It's no secret that the for-profit education industry has been a horrible investment since the Great Recession. But American Public Education (NASDAQ:APEI) was one of the few bright spots in the business.
The company wasn't accused of any serious recruiting violations and had a healthy mix of revenue streams that included Title IV funds, tuition payments, and -- most important -- money from the Department of Defense tuition assistance program.
American Public Education reported earnings last night that blew the cover off expectations. But before getting too excited, investors should be aware of some important caveats.
First, the numbers
Q4 revenue came in slightly ahead of expectations at $91.2 million, but the real surprise was earnings per share of $0.68. On average, analysts had expected the company to report $0.53 per share.
A big part of the beat, however, may have been the government shutdown in late 2013 that prevented some military students from continuing their classes at that time. Another big driver of gains was the company's recent acquisition of the Hondros College of Nursing in Ohio -- which performed exceptionally well.
While American Public Education's overall course registrations rose by 7% in the quarter, new student course registrations -- which provide the best picture for where a for-profit school is headed -- fell by 6%.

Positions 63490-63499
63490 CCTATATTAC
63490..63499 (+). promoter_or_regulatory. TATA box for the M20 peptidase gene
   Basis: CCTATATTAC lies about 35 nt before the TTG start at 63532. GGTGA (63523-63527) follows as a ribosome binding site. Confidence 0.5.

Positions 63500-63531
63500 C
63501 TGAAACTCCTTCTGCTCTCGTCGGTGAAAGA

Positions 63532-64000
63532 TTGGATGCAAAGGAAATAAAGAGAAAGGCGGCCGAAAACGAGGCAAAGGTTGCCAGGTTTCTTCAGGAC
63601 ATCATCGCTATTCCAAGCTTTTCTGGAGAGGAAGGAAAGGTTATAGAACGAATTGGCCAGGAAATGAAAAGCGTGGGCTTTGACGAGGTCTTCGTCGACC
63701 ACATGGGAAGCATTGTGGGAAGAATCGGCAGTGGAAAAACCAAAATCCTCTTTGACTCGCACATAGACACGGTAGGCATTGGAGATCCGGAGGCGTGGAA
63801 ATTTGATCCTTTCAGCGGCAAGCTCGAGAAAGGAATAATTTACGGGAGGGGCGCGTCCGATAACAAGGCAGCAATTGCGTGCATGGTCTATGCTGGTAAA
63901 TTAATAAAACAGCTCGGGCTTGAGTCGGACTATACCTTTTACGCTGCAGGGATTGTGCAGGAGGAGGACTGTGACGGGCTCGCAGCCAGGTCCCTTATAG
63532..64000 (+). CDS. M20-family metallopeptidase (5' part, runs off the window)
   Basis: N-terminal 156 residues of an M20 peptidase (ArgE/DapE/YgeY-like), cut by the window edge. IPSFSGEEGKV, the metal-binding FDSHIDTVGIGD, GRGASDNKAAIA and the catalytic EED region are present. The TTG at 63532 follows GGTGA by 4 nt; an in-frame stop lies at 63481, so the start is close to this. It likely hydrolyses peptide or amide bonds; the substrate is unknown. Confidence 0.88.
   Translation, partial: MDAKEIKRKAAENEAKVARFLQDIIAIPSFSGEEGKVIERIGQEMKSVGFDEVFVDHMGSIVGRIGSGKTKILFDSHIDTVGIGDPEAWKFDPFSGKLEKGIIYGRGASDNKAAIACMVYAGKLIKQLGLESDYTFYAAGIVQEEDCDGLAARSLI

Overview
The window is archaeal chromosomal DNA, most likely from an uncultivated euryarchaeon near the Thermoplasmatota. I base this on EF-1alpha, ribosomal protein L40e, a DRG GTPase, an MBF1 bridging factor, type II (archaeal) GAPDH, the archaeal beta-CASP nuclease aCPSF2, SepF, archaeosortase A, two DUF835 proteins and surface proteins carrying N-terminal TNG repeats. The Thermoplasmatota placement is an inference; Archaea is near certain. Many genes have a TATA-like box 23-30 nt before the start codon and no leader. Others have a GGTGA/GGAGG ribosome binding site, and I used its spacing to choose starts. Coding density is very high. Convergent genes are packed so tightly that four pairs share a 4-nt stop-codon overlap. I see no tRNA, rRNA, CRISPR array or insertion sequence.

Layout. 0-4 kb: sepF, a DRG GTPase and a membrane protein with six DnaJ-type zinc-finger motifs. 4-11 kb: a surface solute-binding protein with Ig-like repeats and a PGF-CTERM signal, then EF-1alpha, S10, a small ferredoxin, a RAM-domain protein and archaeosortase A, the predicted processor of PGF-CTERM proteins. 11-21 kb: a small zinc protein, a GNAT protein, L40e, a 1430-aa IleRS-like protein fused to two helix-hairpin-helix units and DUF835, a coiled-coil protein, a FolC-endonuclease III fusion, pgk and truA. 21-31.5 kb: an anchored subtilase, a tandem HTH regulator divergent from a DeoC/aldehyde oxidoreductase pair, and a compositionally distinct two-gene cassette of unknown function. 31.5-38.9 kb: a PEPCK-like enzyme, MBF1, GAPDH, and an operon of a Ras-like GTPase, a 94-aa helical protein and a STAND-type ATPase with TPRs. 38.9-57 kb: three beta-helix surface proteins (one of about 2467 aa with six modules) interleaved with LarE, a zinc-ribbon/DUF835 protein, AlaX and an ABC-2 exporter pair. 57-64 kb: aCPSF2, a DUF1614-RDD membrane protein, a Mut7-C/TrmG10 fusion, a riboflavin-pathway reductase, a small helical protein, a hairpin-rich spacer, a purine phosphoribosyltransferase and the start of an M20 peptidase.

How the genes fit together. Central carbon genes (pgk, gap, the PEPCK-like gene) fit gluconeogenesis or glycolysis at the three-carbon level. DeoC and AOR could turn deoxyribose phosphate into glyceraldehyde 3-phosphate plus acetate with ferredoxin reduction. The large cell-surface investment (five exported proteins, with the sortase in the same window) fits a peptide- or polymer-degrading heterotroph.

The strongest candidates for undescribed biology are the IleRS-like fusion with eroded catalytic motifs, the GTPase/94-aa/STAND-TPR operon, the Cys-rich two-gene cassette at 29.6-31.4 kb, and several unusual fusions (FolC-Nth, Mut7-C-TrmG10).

For the total year, the company brought in $2.33 per share in earnings, down a touch from 2013. That means shares were trading for roughly 15 times earnings. That's lower than the market in general, but as you'll see below, there's a reason for that.
"It could be another challenging year for us."
That's what CEO Wallace Boston said regarding the immediate future for his schools. While the for-profit education sector in general is suffering from tighter government scrutiny, American Public Education in particular is dealing with competition from traditional schools for high-quality military students.
Looking ahead, the company's outlook was not pretty. The midpoint of the Q1 guidance called for overall course registrations to fall 5.5% while new student course registrations are expected to dip by 15.5%. Management cited three reasons for the anticipated drop: changes in how military assistance is administered, a focus on higher-quality students (which necessarily lowers enrollment), and higher competition.
A silver lining?
Boston tried to assure investors that the company had a number of initiatives in place to stem the tide of falling course registration.
Users of American Public Education's new learning relationship management program, ClearPath, "completed the enrollment and transfer credit processes at higher rate, [and] had lower course withdrawals and drops," according to the CEO. The company will also look to increase tuition over the next two years, create differential pricing for certain in-demand degrees, and focus heavily on recruiting international students.
In the end, this is undoubtedly a high-quality for-profit educator. But that doesn't make it a high-quality investment, as it is not exempt from the same headwinds that many of its peers face moving forward.